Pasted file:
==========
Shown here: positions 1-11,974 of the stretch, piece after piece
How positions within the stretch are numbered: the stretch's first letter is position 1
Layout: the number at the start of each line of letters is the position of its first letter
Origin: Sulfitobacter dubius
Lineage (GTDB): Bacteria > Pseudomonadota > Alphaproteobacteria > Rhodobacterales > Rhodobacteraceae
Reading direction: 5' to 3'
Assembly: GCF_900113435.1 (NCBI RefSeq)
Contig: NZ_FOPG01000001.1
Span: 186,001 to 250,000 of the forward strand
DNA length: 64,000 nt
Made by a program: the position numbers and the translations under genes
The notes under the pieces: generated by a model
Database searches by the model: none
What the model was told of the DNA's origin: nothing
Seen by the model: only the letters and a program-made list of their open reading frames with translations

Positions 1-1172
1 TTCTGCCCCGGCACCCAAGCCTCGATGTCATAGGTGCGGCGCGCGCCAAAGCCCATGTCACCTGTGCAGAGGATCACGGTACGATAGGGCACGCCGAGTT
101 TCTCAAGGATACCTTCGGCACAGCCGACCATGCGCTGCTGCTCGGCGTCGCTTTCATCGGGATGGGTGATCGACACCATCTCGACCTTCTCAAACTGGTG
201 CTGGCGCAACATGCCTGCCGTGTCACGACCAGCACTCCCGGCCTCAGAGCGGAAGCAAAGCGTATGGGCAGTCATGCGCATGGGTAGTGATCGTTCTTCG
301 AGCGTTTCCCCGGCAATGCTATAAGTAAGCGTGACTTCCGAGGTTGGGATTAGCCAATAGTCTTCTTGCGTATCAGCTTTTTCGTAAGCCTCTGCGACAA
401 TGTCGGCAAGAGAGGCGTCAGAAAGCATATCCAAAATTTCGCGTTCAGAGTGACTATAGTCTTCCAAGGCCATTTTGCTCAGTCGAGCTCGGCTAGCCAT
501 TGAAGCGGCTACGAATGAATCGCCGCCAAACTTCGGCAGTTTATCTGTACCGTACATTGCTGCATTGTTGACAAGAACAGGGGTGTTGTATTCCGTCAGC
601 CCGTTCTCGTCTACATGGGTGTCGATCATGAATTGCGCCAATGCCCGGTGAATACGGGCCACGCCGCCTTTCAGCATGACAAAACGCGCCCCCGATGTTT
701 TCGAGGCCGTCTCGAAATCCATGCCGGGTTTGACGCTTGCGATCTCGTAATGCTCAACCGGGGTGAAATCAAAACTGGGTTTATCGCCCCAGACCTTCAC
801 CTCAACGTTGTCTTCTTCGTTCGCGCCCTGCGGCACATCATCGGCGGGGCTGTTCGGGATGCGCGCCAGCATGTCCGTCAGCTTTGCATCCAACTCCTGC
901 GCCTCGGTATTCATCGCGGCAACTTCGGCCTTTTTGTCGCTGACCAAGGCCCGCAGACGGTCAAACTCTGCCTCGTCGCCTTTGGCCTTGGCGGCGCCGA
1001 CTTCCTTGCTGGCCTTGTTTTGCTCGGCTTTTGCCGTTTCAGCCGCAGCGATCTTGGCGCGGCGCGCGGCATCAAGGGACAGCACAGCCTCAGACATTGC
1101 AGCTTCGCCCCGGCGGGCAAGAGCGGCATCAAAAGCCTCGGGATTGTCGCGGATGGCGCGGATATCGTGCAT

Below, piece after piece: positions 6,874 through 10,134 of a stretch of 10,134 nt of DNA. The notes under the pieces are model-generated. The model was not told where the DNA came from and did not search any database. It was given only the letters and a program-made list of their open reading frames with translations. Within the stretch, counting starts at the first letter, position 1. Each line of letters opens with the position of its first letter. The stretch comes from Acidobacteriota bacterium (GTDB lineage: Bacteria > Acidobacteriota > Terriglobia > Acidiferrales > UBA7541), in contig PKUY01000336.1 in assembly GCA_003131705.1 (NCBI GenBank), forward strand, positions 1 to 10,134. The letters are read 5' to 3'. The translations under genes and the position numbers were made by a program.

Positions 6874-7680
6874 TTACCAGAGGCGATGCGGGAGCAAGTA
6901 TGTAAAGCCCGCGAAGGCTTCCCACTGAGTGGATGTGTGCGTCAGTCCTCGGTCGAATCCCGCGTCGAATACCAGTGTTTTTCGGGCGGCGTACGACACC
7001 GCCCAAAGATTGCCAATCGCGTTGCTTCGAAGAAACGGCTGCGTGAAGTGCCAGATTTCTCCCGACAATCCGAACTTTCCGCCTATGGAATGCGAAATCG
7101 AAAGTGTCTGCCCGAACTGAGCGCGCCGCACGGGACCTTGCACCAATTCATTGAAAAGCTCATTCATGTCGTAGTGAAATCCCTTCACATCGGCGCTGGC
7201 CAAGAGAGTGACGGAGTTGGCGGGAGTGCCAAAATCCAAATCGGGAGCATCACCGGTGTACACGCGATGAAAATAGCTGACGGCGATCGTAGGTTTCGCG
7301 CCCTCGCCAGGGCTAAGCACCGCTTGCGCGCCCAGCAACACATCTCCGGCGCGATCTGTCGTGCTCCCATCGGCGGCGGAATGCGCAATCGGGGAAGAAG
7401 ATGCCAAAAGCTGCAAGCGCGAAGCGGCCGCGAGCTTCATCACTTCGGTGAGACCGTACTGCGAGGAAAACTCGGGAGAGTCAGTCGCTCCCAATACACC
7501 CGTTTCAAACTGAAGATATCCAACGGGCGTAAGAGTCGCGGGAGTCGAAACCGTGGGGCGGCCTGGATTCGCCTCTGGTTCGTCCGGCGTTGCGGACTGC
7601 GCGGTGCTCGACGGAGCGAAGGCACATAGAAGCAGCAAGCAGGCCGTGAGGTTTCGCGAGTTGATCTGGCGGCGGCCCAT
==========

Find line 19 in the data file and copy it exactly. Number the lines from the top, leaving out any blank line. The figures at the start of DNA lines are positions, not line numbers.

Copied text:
201 CTGGCGCAACATGCCTGCCGTGTCACGACCAGCACTCCCGGCCTCAGAGCGGAAGCAAAGCGTATGGGCAGTCATGCGCATGGGTAGTGATCGTTCTTCG